WASHINGTON (AP) - President Donald Trump issued a pardon Friday to I. Lewis "Scooter" Libby, suggesting the former top aide to Vice President Dick Cheney had been "treated unfairly" by a special counsel. The pardon comes at a moment when the president faces an escalating special counsel investigation of his own.
White House spokeswoman Sarah Huckabee Sanders insisted the pardon was not intended to send a message to the special counsel investigating Russian meddling in the 2016 election, saying, "One thing has nothing to do with the other." But critics noted the timing, coming as Trump fumes over Robert Mueller's probe, which he has dubbed a "witch hunt."
Trump said in a statement that he didn't know Libby, "but for years I have heard that he has been treated unfairly."
Libby, Cheney's former chief of staff, was convicted in 2007 of lying to investigators and obstruction of justice following the 2003 leak of the covert identity of CIA officer Valerie Plame, though no one was ever charged for the leak. President George W. Bush later commuted Libby's 30-month prison sentence but didn't issue a pardon despite intense pressure from Cheney.
In a statement, Libby thanked Trump, saying his family has "suffered under the weight of a terrible injustice." He said Trump "recognized this wrong and would not let it persist. For this honorable act, we shall forever be grateful."
Pardons are not a finding of innocence, but they do restore the civil rights that are normally lost because of a criminal conviction. The White House said that a witness against Libby later changed her version of events and that Libby had a decade of public service and an "unblemished" record since. He had been disbarred but was reinstated by the District of Columbia Court of Appeals in 2016.
Conservatives have rallied around Libby's case, arguing he was the victim of an overly zealous and politically motivated prosecution by a special counsel. In a twist, the special counsel in Libby's case, Patrick Fitzgerald, was appointed by James Comey, deputy attorney general at the time. Comey later became head of the FBI but was fired by Trump in 2017 and has since written a book highly critical of the president.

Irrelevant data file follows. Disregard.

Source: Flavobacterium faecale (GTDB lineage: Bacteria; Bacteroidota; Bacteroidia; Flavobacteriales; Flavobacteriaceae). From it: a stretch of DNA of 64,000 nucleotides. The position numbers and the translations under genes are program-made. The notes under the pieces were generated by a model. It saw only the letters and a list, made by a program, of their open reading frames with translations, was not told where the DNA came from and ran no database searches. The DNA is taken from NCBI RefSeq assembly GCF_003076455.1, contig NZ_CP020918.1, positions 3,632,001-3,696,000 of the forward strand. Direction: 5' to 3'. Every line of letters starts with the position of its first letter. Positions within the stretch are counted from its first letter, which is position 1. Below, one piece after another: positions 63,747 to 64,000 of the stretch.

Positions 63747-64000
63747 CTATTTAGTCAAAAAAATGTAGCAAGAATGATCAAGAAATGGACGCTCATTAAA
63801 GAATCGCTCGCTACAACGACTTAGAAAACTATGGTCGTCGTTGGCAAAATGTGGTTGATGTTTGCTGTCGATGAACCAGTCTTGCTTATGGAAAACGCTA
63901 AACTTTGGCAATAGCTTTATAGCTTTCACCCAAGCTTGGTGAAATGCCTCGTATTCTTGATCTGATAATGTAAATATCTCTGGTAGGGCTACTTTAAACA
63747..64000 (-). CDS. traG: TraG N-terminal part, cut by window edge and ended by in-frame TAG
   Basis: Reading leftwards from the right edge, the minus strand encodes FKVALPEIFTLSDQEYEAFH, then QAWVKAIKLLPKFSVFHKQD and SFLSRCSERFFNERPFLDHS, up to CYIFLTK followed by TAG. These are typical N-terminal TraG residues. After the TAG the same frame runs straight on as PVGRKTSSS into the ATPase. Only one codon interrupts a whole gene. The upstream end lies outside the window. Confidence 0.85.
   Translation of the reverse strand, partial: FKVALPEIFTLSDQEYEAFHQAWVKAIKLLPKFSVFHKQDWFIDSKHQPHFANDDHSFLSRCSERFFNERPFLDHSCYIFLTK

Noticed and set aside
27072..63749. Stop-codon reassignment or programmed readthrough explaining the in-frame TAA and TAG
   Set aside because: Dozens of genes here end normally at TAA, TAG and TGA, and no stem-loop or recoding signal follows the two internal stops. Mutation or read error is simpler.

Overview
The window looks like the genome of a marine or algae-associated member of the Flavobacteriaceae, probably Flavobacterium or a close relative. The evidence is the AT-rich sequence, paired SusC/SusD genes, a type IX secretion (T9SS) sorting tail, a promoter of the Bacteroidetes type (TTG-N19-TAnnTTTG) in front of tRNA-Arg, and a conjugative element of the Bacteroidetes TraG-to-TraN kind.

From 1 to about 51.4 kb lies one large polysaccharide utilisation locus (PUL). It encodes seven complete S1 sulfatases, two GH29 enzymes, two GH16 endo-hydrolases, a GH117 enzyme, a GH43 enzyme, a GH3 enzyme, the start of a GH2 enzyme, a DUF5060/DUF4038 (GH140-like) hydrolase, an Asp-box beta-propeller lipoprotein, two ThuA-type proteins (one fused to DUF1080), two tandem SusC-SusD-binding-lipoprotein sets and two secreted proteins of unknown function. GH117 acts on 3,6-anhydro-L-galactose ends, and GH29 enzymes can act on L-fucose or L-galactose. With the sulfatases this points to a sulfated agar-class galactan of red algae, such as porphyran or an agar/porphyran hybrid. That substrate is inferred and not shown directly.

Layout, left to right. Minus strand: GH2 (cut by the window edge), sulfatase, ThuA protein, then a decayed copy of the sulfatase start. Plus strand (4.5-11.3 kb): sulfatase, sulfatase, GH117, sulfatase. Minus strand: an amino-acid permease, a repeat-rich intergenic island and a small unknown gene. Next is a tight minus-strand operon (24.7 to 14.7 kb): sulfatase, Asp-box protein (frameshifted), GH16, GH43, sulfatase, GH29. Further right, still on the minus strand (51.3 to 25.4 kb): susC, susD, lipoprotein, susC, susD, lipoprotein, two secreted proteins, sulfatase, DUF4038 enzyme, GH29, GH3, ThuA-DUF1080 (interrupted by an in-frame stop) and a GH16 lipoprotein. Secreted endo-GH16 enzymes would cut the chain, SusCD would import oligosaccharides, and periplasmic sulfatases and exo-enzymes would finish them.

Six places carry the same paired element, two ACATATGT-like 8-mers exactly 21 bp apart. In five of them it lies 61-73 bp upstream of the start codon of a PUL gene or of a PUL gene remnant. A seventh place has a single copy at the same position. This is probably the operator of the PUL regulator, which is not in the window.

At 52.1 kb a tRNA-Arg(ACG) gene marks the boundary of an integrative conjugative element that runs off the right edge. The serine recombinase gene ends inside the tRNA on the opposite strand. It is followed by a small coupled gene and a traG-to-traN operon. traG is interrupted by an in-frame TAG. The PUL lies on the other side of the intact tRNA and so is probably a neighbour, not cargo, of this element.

Libby's attorneys, Joseph diGenova and Victoria Toensing, issued a statement thanking Trump for "addressing a gross injustice" they said was inflicted by Fitzgerald and Comey. Toensing told the Associated Press that she submitted the pardon papers for Libby to the White House counsel's office last summer. She said the president called her midday Friday to deliver the news.
"He said, 'He got screwed,'" Toensing recalled.
Trump knows the attorneys and had sought to add them to his legal team in the Russian investigation, but it was determined diGenova and Toensing had conflicts of interest that would prevent them from joining.
A spokesman for Bush said the former president was "very pleased" for Libby and his family. Rep. Liz Cheney, a Montana Republican and daughter of the former vice president, said Libby was the victim of a "miscarriage of justice," and she thanked Trump for "righting a terrible wrong."
Critics questioned the timing of the pardon.
"It hasn't been done through the normal channels. He hasn't gone through the pardon office. And there's no particular reason to pardon Scooter Libby," Democratic Rep. Jerrold Nadler said earlier Friday, amid reports that a pardon was planned. "So one certainly suspects there's a message."
And Democratic Rep. Gerry Connolly of Virginia, the vice ranking member of the House Oversight and Government Reform Committee, said Trump "is sending a clear signal to others that he will reward obstruction of justice. This is a sad moment for our democracy and justice system."
In a statement, Plame said the argument that Libby had been treated unfairly was "simply false." She said that Libby had a fair trial and that "President's Trump's pardon is not based on the truth."
The pardon was the third for Trump. He granted one last year to former Arizona sheriff Joe Arpaio, who was awaiting sentencing for contempt of court. Trump also pardoned a U.S. Navy sailor who was convicted of taking photos of classified portions of a submarine.
Associated Press writer Kevin Freking contributed to this report.